In the course of writing this month's S&TI Flash Traffic report for our subscribers, I came across this interesting article which demonstrates that the U.S. isn't the only country worried about supply chain security.
February 23rd – Finmarket – The first breakthrough in technologies that will be produced by the fund of advanced research will appear by the end of this year, declared deputy prime-minister Dmitry Rogozin. “I think that by the end of even this year we will have one or two new ideas, which will facilitate a breakthrough decisions for our science of warfare,” said Dmitry Rogozin at the celebratory event hosted on February 23rd in the Technology Museum. In his opinion, before the fund starts their work a few months for organizational procedures will be needed. "We will then acquire unique innovations, among others student auditoriums and institute flexible testing stations, all of which will exist in 5-7 year, no more,” said Rogozin. Altogether, he mentioned, the fund will be powered by academic science centers, and the results of its work will be used by lead institutes of domestic industry.The Fund of Advanced Research is Russia's newly created version of the U.S. Defense Advanced Research Projects Agency (DARPA). This article demonstrates the Russian government's concern over supply chain security when it comes to their reliance upon foreign-made microchips and software. Ironically, while U.S. companies make these products, we often don't make them in the U.S. but in China; hence we have the same problem that Russia does.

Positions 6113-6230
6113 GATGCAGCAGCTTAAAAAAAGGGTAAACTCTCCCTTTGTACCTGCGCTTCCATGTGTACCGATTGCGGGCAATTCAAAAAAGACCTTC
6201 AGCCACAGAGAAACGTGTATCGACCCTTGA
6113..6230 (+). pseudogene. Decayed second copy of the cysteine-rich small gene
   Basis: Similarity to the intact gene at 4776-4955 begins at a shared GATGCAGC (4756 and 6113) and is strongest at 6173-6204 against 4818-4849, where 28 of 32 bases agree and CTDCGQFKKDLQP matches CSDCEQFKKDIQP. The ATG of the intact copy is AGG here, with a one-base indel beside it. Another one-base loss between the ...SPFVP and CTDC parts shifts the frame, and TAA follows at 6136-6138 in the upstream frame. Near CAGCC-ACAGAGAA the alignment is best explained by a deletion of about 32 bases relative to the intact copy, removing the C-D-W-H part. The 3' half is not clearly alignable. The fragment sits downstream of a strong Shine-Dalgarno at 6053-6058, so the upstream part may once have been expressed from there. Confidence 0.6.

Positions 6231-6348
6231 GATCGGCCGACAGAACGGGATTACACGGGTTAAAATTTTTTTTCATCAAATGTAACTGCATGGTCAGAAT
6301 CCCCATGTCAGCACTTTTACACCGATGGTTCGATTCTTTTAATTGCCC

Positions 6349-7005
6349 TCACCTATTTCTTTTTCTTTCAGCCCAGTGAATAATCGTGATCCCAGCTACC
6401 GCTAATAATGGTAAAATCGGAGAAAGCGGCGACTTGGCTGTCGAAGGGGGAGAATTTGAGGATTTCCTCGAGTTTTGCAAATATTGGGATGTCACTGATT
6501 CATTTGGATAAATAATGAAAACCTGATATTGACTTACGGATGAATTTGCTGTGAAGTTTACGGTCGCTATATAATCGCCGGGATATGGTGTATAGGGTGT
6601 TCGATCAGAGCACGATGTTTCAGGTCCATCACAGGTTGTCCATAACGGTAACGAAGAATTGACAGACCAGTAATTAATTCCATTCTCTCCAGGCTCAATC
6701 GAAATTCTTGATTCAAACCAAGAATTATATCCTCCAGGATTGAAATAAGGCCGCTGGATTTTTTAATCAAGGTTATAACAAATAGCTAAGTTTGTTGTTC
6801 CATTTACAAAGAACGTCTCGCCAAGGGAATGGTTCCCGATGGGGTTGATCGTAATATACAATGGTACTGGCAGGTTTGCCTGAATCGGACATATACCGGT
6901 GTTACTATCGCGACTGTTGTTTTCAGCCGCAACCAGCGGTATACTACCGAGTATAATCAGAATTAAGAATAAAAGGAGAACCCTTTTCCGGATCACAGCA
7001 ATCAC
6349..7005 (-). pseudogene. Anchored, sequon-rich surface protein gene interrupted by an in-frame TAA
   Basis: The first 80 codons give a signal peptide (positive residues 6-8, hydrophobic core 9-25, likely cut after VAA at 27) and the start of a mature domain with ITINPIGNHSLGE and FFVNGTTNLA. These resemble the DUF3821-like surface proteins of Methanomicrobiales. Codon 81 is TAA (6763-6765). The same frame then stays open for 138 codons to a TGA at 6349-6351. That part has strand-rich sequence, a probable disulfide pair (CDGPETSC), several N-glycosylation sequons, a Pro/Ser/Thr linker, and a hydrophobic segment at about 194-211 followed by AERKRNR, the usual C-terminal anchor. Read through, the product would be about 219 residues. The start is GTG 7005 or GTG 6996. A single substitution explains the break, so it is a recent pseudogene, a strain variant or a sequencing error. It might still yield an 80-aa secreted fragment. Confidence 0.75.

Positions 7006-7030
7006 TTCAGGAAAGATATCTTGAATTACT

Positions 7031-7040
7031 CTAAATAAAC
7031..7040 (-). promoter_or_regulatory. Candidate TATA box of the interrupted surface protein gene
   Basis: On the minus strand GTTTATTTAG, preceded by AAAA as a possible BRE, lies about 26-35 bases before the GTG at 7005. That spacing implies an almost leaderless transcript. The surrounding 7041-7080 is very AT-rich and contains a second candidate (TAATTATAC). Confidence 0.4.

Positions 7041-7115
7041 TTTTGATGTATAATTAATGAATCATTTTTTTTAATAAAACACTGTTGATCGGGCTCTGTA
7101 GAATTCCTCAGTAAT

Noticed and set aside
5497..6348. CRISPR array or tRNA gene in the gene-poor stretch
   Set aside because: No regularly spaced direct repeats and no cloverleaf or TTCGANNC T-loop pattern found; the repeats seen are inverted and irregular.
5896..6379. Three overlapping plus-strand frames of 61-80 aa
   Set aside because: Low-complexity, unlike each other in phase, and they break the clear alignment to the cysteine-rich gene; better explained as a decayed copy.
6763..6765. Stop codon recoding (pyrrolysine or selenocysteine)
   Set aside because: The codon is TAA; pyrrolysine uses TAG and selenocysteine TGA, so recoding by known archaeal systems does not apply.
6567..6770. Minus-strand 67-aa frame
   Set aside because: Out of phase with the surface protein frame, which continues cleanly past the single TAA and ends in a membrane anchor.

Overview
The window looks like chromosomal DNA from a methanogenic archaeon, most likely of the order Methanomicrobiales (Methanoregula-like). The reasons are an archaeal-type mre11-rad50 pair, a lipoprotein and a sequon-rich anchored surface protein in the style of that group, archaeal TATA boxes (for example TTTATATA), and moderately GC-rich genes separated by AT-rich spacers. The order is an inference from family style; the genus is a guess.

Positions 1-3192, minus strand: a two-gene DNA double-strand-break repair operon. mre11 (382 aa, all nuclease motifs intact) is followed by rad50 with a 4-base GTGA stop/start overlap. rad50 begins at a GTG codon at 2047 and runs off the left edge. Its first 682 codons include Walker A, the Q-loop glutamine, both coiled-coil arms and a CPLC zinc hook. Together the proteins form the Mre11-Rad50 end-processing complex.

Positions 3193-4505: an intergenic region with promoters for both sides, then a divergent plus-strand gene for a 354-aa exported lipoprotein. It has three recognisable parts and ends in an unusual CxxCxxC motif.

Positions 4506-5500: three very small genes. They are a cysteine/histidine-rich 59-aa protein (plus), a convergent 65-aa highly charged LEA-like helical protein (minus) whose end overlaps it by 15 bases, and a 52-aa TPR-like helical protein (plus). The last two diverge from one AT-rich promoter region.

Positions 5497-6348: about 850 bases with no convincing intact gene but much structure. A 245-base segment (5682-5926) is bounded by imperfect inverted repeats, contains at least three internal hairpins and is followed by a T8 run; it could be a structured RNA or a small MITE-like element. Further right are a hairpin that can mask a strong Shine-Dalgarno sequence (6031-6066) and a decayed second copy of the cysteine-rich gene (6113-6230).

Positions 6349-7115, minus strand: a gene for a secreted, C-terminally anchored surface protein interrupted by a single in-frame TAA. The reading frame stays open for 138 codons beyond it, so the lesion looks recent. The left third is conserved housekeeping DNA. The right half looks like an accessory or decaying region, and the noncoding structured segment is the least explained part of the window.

In addition, appearing before members of the patriotic organization which gathered from the regions, Rogozin asserted that Russia is obligated to carefully use foreign micro-electronics and software, and better overall to develop their own technology. “Actually, cyber security in the West is understood as bookmarks in chips and software, supplied to different countries, bookmarks, which activate at a defined moment,” – said Rogozin. “If Russia can’t product a quality electronic-component base and supply their own satellites, buying microelectronics abroad, it’s impossible to be exactly sure how these satellites will react at hour “X” – mentioned deputy prime minister. “Who are they, and who will they transfer to? And will they work for us, or will they be worked into another group?” – questioned Rogozin.